Tornielli calls into question accuracy of Pope Francis’ interview. Fr. Z asks a serious question.

Andrea Tornielli has a piece today at Sacri Palazzi wherein he calls into question the veracity of Scalfari’s account of the interview with Pope Francis.

I don’t have time to translate the whole thing for you at the moment, since I am off to lunch and then to the firing range for some therapy.

However, Tornielli points out that more than one cardinal told him that Francis did not go apart into a room before he accepted the election as Pope during the conclave.  That’s just one point.

However, Fr. Federico Lombardi, SJ, the papal spokesman, responded to a question from journalists, saying:  “It isn’t clear to me that the text of the interview with the Pope on La Repubblica was revised.”

Tornielli goes on to write:

“Lombardi didn’t deny any passage in the conversation, and he explained that the overall reconstruction of the papal affirmations was faithful.  But [NB…] he made it clear that it is necessary to be cautious in attributing with precision to the Pope every single quoted word.”

Is that so?

Then I have to ask:  If we aren’t sure about the exact words of the Pope:

Why the hell is the interview posted on the Vatican’s website in the category of “Speeches” of Pope Francis?!?


Click to go to the page.

What am I missing? Is it just because L’Osservatore Romano also printed it? If so… isn’t that enough? If people need to find it, they can find it there.

If we don’t know for sure that what La Repubblica printed is what Pope Francis actually said, then why is it posted on the Holy See’s website as if it is really a “speech” of Pope Francis?

We now rely on the more or less “faithful” reconstruction of the Pope’s words by an avowed atheist journalist who has for years had a bone to pick with the Catholic Church?

Will the interview be in the Acta too?

I’m just asking because I think it is important that we get the Pope’s words (read:thoughts) right. He’s the POPE, not the neighborhood butcher talking about the movie he saw last night.

About Fr. John Zuhlsdorf

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  1. Eliane says:

    ” He’s the POPE, not the neighborhood butcher talking about the movie he saw last night.”

    Don’t tell him that.

  2. Johnno says:

    If this is the case, and this is not some vague damage control to appease the scandalized, (And I would dearly like it to be the case), then certainly the Vatican machine continues to blunder it’s way to its own detriment.

    No more interviews for the secular press. They are dogs! Put them on a leash in the yard and feed them with carefully prepared meals with the vitamins and supplements they hate but need.

    It is not proselytism that is nonsese, it is ‘dialoguing’ with the devil! Besides wasn’t the whole point of ‘dialogue’ for the purpose of conversion? But if conversions are not the intention, then isn’t VII’s call for dialogue and openness a form of proselytism? I don’t know where up and down and left and right are anymore…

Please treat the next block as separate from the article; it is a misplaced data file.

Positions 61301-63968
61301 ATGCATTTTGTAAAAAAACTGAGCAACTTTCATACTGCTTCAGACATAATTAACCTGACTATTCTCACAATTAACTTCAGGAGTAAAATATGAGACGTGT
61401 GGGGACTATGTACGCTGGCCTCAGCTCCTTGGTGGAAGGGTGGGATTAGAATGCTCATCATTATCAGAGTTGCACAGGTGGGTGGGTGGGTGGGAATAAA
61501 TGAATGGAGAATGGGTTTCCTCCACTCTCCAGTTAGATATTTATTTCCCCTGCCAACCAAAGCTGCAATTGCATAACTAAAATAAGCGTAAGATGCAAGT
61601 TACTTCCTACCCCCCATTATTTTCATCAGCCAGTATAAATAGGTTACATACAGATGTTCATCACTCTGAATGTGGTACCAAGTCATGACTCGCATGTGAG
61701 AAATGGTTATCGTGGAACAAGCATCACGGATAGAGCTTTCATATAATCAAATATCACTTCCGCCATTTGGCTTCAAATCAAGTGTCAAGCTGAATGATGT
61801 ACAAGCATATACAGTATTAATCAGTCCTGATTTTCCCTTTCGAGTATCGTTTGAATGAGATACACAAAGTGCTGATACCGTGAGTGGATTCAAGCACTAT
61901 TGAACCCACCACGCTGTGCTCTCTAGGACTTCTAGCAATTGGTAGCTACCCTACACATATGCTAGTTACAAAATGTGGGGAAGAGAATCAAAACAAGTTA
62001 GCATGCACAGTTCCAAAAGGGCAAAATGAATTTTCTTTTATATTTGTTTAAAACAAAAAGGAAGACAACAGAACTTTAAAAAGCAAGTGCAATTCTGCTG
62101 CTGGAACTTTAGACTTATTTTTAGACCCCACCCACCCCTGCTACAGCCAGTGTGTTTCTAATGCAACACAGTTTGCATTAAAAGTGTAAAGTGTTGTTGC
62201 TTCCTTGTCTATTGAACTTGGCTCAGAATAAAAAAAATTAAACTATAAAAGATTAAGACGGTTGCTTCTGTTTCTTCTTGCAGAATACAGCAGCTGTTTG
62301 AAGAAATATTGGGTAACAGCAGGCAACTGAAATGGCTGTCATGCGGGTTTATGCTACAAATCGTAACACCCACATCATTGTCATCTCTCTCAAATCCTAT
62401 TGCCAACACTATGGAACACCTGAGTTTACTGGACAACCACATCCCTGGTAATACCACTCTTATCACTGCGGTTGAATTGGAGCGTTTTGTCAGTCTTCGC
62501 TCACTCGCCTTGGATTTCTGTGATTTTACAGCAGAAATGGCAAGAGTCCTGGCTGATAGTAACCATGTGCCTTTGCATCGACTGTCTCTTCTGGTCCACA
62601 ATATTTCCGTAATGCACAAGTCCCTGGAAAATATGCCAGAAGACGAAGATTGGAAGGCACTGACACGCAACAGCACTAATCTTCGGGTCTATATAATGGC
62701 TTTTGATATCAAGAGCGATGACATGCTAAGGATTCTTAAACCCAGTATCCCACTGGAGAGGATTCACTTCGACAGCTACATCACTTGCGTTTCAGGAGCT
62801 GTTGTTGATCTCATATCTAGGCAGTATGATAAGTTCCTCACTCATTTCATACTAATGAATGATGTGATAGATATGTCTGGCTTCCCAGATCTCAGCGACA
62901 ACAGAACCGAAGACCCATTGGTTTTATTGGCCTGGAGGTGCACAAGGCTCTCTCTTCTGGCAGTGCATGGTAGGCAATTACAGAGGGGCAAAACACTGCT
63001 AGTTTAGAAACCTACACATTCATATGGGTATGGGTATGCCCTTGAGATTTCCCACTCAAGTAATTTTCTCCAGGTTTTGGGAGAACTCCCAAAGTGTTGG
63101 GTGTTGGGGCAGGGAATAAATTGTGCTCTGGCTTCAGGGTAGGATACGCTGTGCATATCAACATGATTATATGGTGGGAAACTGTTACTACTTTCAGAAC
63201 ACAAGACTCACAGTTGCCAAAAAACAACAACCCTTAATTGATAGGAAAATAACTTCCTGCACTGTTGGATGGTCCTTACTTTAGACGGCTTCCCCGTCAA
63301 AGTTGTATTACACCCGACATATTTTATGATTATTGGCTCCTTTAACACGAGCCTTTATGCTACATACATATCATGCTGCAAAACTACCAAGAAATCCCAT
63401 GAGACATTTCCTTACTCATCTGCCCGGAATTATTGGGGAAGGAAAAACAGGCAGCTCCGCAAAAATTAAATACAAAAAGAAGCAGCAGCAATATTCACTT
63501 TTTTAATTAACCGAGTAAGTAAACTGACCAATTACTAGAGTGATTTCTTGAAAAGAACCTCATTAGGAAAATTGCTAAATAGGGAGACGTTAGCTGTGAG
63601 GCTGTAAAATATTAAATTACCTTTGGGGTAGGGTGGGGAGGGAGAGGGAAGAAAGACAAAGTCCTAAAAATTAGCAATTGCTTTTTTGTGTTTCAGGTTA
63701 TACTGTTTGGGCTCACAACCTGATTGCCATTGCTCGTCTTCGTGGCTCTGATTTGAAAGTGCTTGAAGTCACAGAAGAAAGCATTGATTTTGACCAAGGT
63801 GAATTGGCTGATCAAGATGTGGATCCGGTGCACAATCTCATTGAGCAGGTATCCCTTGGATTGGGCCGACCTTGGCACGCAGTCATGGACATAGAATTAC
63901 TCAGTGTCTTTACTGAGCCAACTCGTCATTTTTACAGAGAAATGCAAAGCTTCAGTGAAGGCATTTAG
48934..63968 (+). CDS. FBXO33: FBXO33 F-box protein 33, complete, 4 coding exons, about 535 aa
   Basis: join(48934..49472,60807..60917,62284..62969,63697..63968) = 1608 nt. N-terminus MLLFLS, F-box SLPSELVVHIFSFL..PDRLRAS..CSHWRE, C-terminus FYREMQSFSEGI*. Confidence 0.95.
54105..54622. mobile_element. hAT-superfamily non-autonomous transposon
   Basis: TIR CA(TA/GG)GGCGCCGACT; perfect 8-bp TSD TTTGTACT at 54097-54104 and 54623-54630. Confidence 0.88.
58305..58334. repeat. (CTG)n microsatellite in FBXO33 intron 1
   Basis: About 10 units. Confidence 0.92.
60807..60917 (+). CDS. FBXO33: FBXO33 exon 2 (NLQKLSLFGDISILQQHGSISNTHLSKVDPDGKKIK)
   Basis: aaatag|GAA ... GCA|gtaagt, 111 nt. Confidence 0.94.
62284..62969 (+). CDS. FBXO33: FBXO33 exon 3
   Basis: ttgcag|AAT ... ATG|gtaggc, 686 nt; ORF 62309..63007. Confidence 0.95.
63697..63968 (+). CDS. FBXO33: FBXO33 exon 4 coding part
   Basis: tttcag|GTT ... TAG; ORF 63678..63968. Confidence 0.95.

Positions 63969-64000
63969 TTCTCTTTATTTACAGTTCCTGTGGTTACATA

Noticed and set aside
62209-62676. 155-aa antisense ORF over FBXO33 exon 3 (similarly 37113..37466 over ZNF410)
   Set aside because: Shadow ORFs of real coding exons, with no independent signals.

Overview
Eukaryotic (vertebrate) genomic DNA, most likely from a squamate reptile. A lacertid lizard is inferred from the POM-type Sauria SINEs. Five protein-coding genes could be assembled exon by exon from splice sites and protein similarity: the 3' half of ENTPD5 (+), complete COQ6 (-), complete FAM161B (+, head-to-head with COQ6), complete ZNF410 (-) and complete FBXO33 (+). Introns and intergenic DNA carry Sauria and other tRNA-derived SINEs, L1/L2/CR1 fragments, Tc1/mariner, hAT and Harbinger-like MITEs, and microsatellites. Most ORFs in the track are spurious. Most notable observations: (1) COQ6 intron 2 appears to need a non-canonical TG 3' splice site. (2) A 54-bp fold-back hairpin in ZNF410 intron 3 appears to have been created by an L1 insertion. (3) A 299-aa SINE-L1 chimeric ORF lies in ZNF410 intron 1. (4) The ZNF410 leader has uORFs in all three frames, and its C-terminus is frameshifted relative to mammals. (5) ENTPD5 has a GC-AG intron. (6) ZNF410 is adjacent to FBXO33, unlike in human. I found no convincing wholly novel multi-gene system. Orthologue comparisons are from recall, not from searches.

3. LuisaP says:

    Elaine, I agree “…don’t tell him that.” Because, being a butcher requires skill (gotta know about the various cuts) and judgment (or you loose a finger)….my best ‘spin’ on Pope Francis is that he is a naive amateur – unfortunately – playing in a very highly professional game.

  4. mamajen says:


  5. asperges says:

    Clearly there are serious problems with Papal and Vatican communications. This is a serious situation and needs to be addressed. It is causing his position to be undermined and he is not helping matters by providing so ready a store of off the cuff and ill-considered remarks.

    Perhaps he is being undermined. Perhaps not. The press are certainly having a field day, but the honeymoon won’t last forever. The “People’s Pope,” as I am told he is known, needs fully to realise the weight and dignity of his office and all that entails. It is not for nothing that world leaders generally keep their silence and only speak occasionally and in measured tones. His predecessors, especially Benedict, provide more than suitable examples of this.

  6. Jim says:

    “Sorrow can be alleviated by good sleep, a bath and a glass of wine.”
    – St. Thomas Aquinas

    Just saying…

  7. OrthodoxChick says:

    “I don’t have time to translate the whole thing for you at the moment, since I am off to lunch and then to the firing range for some therapy.”

    Hope you have a great day at the range, Fr. Z. Go show that paper who’s boss!

  8. Choirmaster says:

    “He’s… not the neighborhood butcher talking about the movie he saw last night.”